If you grow any other spider lilies, such as those from the Crinum genus, it would be best to ensure more moisture-retentive soil.
Even though spider lilies aren’t thirsty plants, they’ll benefit from regular watering during the growing season.
Dormant plants don’t generate new growth so make sure to cut back on watering during the colder months.
A rule of thumb is to give your Lycoris radiata an inch of water per week.
If you grow Crinum varieties, then you’ll need to water more often; a key to healthy plants is consistently moist soil.
Guide To Planting Spider Lilies
You can plant your Lycoris radiata either in spring or early fall. Nurseries typically sell bulbs and you can plant them in the ground or in containers.
Let’s see both ways!
Here are the steps for planting spider lilies directly in the soil.
1. Select a sunny spot in your garden and check if the soil has good drainage. You can improve your soil by adding compost to enhance drainage and boost nutrient levels.
2. Make holes for your spider lily bulbs, ensuring each one is about 8 inches apart.
3. Place the bulbs in the ground but make sure that the pointy ends face upward.
4. Add more soil but make sure the surface of the bulbs isn’t covered.
5. Water your newly planted Lycoris radiata bulbs thoroughly.
If you don’t have a lot of space in your garden, you can plant your spider lilies in containers. Luckily, these plants grow well in such conditions, and here’s the planting process!
1. Select a larger container that has holes in the bottom so that the excess water can drain after irrigation. The recommended depth for the container is 18 inches; remember that these plants need some space to grow and if your spider lily grows in a shallow container it may not bloom.
2. Fill ⅔ of the container with a free-draining potting mix and put the spider lily bulbs in, making sure the pointy end faces upward. Add more growing medium, leaving the top part of the bulb uncovered.
3. Irrigate your spider lily bulbs.
4. Transfer the container to a sunny spot; if you notice your spider lily needs more light, simply move it. That’s one of the main benefits of growing plants in containers!
How To Care For Spider Lilies
If you want to get the most from these unique plants, you need to follow the care instructions below. These plants really don’t need much to thrive and by meeting their basic requirements, they’ll reward you with numerous blooms.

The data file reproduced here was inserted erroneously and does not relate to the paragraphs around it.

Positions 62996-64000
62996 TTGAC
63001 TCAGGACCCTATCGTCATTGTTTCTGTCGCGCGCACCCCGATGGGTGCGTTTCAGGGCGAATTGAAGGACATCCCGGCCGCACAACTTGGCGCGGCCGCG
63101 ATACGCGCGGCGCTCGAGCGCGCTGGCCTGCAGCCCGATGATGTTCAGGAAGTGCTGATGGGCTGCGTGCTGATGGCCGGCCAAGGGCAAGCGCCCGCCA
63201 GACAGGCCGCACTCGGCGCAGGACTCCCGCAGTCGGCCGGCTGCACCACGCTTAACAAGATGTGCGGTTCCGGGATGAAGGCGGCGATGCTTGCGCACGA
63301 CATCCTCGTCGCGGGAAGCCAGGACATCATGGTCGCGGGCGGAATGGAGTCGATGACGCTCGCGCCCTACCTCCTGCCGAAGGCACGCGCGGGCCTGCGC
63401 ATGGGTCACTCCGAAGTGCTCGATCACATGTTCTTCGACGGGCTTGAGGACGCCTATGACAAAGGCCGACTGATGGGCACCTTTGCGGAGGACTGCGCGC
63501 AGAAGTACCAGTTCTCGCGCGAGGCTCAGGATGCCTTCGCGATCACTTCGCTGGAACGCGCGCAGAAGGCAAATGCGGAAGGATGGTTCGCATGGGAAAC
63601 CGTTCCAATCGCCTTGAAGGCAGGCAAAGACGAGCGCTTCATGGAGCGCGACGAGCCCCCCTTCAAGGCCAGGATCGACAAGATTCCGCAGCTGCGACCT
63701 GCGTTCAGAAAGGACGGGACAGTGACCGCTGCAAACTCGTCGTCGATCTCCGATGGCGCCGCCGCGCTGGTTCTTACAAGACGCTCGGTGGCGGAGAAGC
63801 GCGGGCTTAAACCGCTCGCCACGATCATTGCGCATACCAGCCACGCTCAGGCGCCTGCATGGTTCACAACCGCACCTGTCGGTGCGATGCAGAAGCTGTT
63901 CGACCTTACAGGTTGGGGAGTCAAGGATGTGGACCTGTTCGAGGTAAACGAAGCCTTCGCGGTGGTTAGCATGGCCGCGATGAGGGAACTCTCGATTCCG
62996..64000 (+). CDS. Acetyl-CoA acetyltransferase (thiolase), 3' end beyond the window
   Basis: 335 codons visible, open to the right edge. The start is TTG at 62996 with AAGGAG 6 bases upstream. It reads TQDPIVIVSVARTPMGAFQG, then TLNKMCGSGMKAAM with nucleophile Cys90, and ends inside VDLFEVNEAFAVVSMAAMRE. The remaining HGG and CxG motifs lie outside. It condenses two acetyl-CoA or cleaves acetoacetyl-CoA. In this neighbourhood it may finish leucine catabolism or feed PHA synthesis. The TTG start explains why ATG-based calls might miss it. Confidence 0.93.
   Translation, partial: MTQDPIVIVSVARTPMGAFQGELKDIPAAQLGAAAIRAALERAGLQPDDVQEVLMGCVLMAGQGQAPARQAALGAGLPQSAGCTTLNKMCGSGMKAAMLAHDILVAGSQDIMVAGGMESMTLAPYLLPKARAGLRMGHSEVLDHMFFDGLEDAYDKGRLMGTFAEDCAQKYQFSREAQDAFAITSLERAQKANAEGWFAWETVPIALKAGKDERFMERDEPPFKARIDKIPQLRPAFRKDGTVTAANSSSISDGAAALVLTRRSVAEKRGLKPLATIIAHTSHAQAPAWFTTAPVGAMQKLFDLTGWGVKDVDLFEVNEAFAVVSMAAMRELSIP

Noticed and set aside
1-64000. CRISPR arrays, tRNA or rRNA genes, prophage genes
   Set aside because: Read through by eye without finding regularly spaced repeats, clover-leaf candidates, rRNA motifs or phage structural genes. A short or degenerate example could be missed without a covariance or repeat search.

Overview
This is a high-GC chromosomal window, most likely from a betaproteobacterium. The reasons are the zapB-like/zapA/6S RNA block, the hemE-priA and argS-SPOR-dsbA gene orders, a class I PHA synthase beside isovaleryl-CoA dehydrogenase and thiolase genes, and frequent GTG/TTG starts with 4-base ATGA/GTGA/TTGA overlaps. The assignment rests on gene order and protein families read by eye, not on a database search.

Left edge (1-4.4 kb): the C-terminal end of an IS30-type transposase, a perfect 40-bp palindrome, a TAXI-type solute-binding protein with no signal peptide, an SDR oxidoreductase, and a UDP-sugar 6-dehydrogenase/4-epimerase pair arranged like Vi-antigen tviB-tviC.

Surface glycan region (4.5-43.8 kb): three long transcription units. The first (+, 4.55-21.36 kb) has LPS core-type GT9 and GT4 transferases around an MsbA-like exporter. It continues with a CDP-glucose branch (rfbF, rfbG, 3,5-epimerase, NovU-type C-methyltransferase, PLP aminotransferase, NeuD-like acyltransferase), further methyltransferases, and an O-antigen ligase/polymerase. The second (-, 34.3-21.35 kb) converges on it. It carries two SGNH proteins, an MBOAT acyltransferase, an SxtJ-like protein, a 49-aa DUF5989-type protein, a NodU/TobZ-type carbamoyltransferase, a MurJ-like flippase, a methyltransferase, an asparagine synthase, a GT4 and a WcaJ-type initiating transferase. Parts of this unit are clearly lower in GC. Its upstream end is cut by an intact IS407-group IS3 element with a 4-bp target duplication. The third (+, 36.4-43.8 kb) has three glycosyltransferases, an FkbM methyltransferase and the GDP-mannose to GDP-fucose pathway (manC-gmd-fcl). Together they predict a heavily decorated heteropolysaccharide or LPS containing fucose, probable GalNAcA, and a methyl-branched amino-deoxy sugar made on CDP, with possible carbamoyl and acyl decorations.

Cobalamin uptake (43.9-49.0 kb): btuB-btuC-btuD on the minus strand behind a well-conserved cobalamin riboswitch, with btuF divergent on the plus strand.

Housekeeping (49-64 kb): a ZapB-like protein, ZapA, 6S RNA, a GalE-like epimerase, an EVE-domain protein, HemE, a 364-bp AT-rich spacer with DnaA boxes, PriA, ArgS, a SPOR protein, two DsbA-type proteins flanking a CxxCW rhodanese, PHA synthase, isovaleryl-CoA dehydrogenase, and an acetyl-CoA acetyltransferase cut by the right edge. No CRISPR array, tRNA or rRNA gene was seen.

Many gardeners use balanced fertilizers for their Lycoris radiata plants. You may also come upon a suggestion to use fertilizers rich in nitrogen to encourage more robust growth.
For my spider lilies, an all-purpose balanced fertilizer worked perfectly.
If your spider lilies don’t develop fast and healthily then you can add nitrogen-rich fertilizer at the beginning of the growing season. Once the plant finishes blooming you can add phosphorus- and potassium-rich fertilizers to promote root health and enhance hardiness.
It’s important to learn the benefits of mulching for spider lily plants. If you live in slightly cooler climates, you should apply a layer of mulch to protect your spider lilies from lower temperatures.
However, if you live in harsh climates, mulch won’t help the plants and it would be best to take them indoors for overwintering.
There’s no need to stake Lycoris plants in most cases. The blooms are indeed large but the stalks can typically endure their weight and won’t flop.
If there are some issues and the stems are flopping, you can ensure structural support. You can get perfect results by staking your spider lilies with bamboo stalks and garden ties.
The first thing to discuss when it comes to pruning spider lilies is deadheading. Some gardeners suggest this gardening technique to encourage a second set of blooms.
Well, these plants typically don’t bloom twice and, from my experience, deadheading won’t work for this purpose. Spider lilies enter dormancy soon after flowering and we shouldn’t disrupt this natural cycle.
This is actually a common deadheading mistake and if the plants aren’t meant to bloom twice, we shouldn’t risk their health to achieve it.
There is a low possibility that these plants will go to seed after flowering. The only benefit of deadheading in spider lilies is that it keeps the plants tidy.